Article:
What You Need to Know
- Food can be one enemy.
- Rambling is another enemy.
- Watch out for tics.
It’s not the easiest thing in the world to keep attendees paying attention when you’re leading a virtual meeting.
Heck, you might be in a virtual meeting now.
Webinars, networking events, client meetings, and even classroom discussions (most students are taking classes virtually ) can be delivered more effectively if you take some time to prepare.
Last week, I was teaching my Monday night public speaking class virtually for Rutgers University and one of the students had no problem sipping a bottle of beer during class. And yes, I called him out about it in front of everyone by making a joke.
In a networking event that I lead, one of the members, a financial advisor, was eating a big bowl of pasta and yawning in between bites. Right into the camera! Luckily, she was on mute, because I couldn’t even imagine the noise she was making. I’m not sure if that behavior will win her any professionalism points or referred business.
These are just two stories from the files of you can’t make this stuff up.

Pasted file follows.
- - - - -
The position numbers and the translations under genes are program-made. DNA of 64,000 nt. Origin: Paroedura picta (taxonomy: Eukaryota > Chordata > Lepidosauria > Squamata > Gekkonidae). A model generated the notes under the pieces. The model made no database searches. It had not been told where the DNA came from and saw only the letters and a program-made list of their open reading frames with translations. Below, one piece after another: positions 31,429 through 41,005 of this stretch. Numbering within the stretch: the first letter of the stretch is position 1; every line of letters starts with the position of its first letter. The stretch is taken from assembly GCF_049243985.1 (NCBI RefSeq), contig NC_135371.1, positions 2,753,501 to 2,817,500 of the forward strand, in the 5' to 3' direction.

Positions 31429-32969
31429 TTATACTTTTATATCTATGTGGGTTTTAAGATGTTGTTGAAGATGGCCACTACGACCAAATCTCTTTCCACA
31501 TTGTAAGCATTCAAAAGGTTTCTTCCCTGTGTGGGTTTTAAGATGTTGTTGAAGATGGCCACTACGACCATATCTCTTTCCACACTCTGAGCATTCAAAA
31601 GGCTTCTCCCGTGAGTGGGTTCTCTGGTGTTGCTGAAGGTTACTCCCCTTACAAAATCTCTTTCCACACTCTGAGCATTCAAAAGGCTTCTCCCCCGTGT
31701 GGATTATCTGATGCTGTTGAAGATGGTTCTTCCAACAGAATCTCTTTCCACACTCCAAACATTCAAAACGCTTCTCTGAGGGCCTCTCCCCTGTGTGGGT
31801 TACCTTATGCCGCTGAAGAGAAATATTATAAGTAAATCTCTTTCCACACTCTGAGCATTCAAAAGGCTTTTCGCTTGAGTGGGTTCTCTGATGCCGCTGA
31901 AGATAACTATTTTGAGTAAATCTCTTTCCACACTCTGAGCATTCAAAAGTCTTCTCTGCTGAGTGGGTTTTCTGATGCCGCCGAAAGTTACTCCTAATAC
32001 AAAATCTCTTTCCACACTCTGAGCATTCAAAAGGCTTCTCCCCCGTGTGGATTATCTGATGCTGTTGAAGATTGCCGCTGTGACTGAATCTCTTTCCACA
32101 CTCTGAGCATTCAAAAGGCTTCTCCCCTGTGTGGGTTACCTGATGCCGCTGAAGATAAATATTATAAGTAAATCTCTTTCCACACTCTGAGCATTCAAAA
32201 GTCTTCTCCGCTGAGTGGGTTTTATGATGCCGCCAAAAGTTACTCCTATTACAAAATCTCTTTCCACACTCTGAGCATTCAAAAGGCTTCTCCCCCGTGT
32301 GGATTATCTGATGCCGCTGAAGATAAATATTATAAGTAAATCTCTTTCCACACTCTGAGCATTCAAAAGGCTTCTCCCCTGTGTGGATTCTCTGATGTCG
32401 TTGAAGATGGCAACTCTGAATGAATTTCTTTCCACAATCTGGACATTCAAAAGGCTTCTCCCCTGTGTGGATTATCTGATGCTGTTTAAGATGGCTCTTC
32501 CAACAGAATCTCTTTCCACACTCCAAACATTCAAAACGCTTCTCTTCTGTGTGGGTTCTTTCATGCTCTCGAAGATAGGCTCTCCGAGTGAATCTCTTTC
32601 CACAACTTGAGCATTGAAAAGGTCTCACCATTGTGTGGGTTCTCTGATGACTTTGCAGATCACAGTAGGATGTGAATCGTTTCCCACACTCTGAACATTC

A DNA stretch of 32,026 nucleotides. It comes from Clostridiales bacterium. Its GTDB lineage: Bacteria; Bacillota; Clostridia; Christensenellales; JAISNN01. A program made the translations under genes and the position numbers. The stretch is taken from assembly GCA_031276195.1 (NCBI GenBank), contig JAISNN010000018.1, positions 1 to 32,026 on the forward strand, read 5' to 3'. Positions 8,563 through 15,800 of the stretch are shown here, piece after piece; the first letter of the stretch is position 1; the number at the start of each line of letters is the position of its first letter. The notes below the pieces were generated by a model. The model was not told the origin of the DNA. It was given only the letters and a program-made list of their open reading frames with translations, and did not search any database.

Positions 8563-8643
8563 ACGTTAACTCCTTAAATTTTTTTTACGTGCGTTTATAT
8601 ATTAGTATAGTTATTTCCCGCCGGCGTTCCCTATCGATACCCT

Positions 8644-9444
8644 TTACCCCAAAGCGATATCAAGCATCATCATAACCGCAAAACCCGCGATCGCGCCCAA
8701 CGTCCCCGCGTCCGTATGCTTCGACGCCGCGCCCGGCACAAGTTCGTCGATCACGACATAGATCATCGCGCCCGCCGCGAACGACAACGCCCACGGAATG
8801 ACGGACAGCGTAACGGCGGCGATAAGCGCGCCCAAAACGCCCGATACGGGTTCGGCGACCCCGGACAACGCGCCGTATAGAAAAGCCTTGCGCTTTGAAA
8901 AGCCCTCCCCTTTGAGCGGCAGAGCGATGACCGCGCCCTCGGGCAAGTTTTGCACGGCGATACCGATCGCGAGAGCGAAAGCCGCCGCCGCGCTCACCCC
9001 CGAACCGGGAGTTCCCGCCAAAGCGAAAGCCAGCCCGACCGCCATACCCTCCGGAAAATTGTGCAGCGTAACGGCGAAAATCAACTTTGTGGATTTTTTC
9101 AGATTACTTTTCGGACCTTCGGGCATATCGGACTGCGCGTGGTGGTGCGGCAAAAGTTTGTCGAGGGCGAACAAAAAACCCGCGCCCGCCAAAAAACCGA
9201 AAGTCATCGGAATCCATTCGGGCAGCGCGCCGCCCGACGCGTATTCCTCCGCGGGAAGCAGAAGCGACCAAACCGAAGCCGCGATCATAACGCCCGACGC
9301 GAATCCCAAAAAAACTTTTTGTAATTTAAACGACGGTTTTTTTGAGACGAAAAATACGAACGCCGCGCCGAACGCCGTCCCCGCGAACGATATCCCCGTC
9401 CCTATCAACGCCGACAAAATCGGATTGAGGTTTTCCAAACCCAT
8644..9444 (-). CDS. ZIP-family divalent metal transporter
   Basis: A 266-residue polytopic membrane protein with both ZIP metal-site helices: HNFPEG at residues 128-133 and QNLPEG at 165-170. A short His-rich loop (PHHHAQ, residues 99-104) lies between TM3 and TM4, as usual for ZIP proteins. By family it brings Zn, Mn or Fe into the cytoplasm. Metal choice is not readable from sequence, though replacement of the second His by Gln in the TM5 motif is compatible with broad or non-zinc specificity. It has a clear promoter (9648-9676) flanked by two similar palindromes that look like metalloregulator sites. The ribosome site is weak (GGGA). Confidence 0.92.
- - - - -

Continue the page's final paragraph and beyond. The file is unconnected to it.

The fact is you may never eliminate multitasking, eating, drinking, sleeping, driving, walking the dog, yawning, and the kids finding their way into the meeting, but you can minimize those distractions.
Here are some suggestions.
1. Be welcoming and engaging in the beginning.
It’s a lot of fun saying hello to attendees as they log into the meeting. I love calling people by name (if Zoom or the platform you’re using is set up that way), welcoming them to the meeting, asking where they are, what they do, and what they want from the meeting. I love making comments about people’s names, virtual backgrounds, actual backgrounds, and any other back story or type of rapport I can develop with them.
2. Set expectations upfront.
Now that you have welcomed everyone to the meeting and established a sense of “collaboration”, it’s time to set the tone of the meeting. I will speak to a slide called Expectations and How to Get the Most from the Meeting. Some of the expectations include have a beverage on hand (in most cases, not beer), avoid eating, keep your camera on (depending on the audience), take notes, ask questions by raising a hand or posting in the chat box, be open, be interactive, focus on applying one new idea, and eliminate multitasking, if possible. In fact, I’ll share a personal story about how I would have missed out on an idea shared from someone else’s webinar had I been focused on email. Then I get right into my material.